Paris, France is one of the densest, most built-up places anywhere, so when I read that there was actually an abandoned railroad running through the middle of the city I was simultaneously skeptical and intrigued. “La Petite Ceinture,” as the railway is called, began service in 1862 and was part of Haussmann’s radical redesign of the city. The railway carried both people and freight around Paris until 1934, when passenger service stopped due to the rise of the Metro system. The entire thing was completely abandoned in 1993.
But despite its abandonment, the physical location still exists — and is a popular adventure for those looking to do something literally off the beaten path in Paris.
(The Coulée Verte, often referred to as “Paris’ High Line” was built on an elevated section of railway that once connected to La Petite Ceinture. It too is very much worth visiting.)
There’s a lot of very vague information about accessing La Petite Ceinture, but in the course of my research I found a couple of invaluable resources: first, this blog post, which is a detailed account of one person’s visit; and second, this Google map of access points:
I didn’t check every access point on that map, or even the majority, but I did try a few and they were right where the map said they would be.
Using the map and blog post above, we set out to find La Petite Ceinture in Parc des Buttes-Chaumount, which is accessible from the Buttes-Chaumont Metro stop. Once in the park, it didn’t take long to find the railway, which is set at the bottom of a ravine and is shielded on either side by groves of trees.
After walking down the hill and through the grove, we discovered that there are two fences around the railway. The first, an old chain link fence, is falling apart and easily passable. The second, however, is more discouraging; it’s a tall, newer fence that at a glance didn’t have any gaps. After a brief search I began wondering if perhaps La Petite Ceinture had become too popular and the authorities had fixed what many bloggers described as regular openings in the fence.
A few minutes later, we were contemplating our next move while standing near the corner of Rue Manin and Rue de Crimee — an intersection at the north corner of the park. The intersection is actually a bridge over La Petite Ceinture, and while standing there we saw several people down on the tracks. In fact, we actually saw a group of teens leaving the tracks by climbing over a fence.
After seeing the teens climbing the fence it was fairly easy to find the access point, which is located just inside the park to the west of the intersection-bridge at Manin and de Crimee.
The access point is a bit of fence that has obviously been trampled down by many visitors. After we hopped over, we met another group of teenagers who spoke very little English but who seemed to be hoping we brought flashlights and were heading into a nearby tunnel. We had and were, but the language barrier prevented us from communicating that to the teens, and they left disappointed.
Also after hopping the fence, we saw another group of people who looked like they were doing the same thing we were — exploring — as well as two guys practicing breakdancing. All told, we probably saw about a dozen people down on the tracks.
We spent a few minutes exploring the tracks immediately around the access point, photographing the graffiti, and checking out the space under the bridge.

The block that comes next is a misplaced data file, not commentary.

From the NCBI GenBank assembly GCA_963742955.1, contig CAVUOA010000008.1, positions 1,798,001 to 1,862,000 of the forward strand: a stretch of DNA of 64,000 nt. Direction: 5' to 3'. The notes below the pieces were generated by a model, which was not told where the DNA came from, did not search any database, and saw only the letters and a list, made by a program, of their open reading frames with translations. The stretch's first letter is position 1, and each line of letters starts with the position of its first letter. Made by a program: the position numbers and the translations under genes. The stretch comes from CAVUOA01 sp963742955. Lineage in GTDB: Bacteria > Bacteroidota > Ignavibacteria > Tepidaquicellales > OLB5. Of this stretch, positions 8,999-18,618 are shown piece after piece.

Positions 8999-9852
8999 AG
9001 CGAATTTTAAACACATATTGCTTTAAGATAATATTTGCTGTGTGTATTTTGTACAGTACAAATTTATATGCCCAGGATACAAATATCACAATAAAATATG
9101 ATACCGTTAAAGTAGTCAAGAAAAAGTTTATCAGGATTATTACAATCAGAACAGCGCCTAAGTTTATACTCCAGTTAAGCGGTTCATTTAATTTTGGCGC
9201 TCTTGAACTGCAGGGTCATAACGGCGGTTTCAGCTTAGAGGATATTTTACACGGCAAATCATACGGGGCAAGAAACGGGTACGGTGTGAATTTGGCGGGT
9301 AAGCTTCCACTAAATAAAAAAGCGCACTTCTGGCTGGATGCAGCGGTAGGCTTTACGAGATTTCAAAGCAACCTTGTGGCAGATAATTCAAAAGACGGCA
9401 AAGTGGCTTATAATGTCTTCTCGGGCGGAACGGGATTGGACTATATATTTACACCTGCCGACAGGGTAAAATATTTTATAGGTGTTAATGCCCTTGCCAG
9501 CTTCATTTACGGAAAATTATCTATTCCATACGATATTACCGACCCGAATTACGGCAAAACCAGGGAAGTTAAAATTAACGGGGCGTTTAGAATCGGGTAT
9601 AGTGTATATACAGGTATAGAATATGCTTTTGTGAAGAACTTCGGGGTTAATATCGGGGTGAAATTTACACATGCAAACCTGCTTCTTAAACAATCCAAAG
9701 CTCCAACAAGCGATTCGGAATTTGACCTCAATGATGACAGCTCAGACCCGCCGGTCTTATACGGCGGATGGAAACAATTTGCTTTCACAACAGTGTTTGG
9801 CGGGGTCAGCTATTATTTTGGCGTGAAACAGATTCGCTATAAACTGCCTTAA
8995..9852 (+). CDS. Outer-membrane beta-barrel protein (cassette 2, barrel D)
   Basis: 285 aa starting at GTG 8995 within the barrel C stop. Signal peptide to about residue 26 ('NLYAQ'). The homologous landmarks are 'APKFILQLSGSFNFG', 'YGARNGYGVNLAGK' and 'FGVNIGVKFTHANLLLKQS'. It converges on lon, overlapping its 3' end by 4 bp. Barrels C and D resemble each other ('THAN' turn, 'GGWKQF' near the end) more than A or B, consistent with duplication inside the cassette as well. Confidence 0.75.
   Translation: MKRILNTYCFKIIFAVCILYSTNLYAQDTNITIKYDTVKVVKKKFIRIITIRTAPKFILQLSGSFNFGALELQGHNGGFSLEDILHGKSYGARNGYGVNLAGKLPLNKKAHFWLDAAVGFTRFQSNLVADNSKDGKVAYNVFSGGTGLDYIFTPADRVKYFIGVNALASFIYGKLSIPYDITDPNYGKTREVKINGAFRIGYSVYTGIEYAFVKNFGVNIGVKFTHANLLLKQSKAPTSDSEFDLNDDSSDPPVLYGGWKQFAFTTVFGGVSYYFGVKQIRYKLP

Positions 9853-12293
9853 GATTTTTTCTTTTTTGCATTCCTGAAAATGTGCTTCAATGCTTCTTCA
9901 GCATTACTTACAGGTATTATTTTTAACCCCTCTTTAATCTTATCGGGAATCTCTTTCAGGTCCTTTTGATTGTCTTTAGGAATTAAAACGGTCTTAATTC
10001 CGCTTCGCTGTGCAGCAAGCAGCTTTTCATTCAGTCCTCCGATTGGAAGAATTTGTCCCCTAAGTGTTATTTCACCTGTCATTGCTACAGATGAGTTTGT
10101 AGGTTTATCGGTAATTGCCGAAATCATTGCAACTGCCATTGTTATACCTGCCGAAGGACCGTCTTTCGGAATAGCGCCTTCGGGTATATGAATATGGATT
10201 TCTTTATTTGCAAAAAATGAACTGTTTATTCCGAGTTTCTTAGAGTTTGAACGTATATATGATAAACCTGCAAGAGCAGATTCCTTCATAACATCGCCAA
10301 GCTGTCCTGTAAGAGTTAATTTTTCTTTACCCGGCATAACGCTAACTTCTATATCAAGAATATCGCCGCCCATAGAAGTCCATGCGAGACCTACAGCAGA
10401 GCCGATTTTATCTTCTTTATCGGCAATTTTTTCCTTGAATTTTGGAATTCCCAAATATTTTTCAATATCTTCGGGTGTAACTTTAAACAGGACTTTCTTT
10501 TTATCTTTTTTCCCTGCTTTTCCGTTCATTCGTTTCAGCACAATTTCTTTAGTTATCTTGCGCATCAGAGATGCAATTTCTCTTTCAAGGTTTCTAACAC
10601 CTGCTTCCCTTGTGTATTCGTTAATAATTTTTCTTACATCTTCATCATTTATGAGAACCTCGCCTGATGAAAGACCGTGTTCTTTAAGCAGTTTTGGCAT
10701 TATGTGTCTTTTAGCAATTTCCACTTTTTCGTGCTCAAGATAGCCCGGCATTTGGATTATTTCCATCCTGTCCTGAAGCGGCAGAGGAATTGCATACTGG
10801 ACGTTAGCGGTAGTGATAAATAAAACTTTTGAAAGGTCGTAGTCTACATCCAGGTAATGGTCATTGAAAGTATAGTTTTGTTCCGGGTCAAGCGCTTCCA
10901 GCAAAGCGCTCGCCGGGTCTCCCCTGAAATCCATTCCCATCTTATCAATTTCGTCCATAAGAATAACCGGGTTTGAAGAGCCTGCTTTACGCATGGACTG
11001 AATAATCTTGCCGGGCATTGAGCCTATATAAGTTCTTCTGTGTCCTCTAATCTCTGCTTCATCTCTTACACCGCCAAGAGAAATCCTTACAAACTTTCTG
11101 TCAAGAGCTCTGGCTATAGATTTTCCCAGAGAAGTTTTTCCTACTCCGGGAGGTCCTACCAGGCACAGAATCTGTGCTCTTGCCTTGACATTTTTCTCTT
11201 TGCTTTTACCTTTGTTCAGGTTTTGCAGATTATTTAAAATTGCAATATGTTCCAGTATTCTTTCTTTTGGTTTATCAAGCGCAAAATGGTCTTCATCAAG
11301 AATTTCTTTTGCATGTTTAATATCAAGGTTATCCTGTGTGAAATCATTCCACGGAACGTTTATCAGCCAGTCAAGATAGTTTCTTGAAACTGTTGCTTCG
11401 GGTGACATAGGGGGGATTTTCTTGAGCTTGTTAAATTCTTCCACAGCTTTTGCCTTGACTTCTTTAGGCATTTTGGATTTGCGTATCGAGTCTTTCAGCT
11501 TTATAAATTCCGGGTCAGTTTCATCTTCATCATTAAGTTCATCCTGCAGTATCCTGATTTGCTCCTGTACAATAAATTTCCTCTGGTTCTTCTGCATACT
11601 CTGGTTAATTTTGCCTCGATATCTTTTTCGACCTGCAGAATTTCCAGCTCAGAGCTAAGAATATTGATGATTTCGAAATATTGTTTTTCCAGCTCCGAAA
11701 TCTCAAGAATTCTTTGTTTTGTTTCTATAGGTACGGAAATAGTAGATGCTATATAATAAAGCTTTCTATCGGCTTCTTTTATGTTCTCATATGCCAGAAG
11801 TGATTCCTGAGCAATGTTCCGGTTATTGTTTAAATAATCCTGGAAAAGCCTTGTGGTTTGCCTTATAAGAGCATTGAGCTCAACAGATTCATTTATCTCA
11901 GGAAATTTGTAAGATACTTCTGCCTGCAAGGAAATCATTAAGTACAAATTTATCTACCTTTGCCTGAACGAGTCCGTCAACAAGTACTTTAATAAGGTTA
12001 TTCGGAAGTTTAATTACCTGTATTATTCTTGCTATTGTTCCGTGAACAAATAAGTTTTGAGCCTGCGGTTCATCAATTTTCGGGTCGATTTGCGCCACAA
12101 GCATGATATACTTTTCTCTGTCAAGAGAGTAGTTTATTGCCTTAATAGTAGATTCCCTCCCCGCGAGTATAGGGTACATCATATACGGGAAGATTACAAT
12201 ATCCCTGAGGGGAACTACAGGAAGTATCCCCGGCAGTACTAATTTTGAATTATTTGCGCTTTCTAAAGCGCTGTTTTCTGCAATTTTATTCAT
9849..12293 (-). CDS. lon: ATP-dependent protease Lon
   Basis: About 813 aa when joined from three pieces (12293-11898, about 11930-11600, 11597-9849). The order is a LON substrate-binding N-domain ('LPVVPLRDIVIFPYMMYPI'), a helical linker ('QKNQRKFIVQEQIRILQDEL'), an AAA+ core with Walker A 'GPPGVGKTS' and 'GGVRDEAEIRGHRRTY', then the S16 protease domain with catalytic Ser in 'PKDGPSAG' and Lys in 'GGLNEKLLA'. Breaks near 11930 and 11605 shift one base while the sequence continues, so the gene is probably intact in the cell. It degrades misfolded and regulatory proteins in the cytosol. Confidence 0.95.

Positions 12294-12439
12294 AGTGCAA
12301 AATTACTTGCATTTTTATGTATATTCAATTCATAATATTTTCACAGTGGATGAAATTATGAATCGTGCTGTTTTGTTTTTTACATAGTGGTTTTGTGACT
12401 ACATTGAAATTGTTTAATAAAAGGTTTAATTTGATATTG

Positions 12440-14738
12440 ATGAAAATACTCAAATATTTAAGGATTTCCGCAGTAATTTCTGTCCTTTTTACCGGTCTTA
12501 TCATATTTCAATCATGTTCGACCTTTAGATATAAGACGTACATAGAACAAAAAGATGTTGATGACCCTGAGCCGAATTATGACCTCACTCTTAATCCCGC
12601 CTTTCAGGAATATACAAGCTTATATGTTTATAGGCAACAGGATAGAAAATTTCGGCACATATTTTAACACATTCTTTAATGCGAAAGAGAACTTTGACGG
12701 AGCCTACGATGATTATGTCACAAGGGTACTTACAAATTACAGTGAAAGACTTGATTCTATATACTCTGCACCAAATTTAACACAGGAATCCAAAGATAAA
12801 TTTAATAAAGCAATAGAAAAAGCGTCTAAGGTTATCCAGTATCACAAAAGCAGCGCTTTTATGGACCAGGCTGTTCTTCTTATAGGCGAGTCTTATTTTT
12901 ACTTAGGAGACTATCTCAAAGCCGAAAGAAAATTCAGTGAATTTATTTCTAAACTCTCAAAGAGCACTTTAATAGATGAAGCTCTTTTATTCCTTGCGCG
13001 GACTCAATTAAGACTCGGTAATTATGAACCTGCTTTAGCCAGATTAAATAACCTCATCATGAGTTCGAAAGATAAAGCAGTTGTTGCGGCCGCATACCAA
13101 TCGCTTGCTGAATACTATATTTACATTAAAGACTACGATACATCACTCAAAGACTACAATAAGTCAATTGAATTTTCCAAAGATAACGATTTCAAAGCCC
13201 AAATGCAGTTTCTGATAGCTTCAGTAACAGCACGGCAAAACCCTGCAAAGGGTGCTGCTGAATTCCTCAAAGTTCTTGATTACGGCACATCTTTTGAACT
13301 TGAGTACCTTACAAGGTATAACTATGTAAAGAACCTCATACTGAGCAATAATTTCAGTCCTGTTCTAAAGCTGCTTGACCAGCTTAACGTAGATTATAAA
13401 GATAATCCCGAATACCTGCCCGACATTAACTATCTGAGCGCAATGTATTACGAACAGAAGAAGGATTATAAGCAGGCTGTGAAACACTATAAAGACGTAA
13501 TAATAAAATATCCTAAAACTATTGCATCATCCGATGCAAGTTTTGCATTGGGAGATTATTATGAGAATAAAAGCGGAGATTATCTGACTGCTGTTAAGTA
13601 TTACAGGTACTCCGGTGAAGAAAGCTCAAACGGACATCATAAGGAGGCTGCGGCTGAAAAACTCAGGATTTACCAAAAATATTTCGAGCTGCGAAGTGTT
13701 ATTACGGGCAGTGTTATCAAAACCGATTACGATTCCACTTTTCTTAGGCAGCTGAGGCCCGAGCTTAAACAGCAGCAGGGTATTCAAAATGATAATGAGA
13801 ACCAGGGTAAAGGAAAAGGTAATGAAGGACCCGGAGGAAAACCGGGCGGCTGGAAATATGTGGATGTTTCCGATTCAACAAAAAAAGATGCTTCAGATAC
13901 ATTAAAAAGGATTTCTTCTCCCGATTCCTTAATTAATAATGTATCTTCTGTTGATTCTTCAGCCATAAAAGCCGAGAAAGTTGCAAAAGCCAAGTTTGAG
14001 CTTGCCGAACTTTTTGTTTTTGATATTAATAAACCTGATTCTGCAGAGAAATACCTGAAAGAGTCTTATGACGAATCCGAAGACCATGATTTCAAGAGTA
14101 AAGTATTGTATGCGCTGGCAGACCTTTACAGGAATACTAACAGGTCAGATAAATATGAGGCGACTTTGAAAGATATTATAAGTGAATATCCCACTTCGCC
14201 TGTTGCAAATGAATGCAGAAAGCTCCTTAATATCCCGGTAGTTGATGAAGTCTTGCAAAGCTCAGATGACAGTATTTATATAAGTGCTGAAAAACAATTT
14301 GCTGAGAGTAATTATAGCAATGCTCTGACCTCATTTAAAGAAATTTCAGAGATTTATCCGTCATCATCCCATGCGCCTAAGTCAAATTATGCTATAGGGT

While wandering around, we also found another access point that we had previously missed:
Shimmying under the fence in the picture above would be muddier and less pleasant than hopping the fence, but it’s nevertheless another option.
After exploring for a little while, we headed into the tunnel:
The pinhole of light in the picture above is, of course the other end of the tunnel. I read beforehand about the especially dark tunnels on La Petite Ceinture, so prior to going onto the tracks Laura and I bought a small flashlight at a neighborhood grocery store. With that and my iPhone flashlight we started walking.
I’m not sure how long we walked, but after a while the other end of the tunnel barely seemed to be getting any bigger. And it was so dark that our little flashlight (the selection at the neighborhood store was limited) wasn’t making much of a difference. It was almost pitch black and staccato of dripping water echoed up and down the tunnel. Every few minutes we could hear the sound of Metro trains moving through the ground above us.
It was really quite fantastic.
Eventually we turned around. Our time was running short and unfortunately we weren’t sufficiently prepared with our merger flashlights. However, I look forward to my next visit, and the chance to explore La Petite Ceinture further.
If you go: Keep in mind that entering La Petite Ceinture is technically illegal. In all the research I’ve done I’ve never read about anyone getting in trouble, but know that the possibility does exist. Also keep your safety in mind. There are homeless camps along La Petite Ceinture and I’ve read that there have been instances of petty crime. The people I saw were harmless and friendly, but use common sense and bring a friend.
What to bring: A big, powerful flashlight.
More info: Supposedly La Petite Ceinture leads to access points in the Paris catacombs. I did not have time to verify, explore, or even extensively research that topic for this trip. There is also some question about whether these access points even still exist. But if that is something you’re interested in, it might be worth looking into. If nothing else I’ll investigate further the next time I’m in Paris.
— Jim Dalrymple II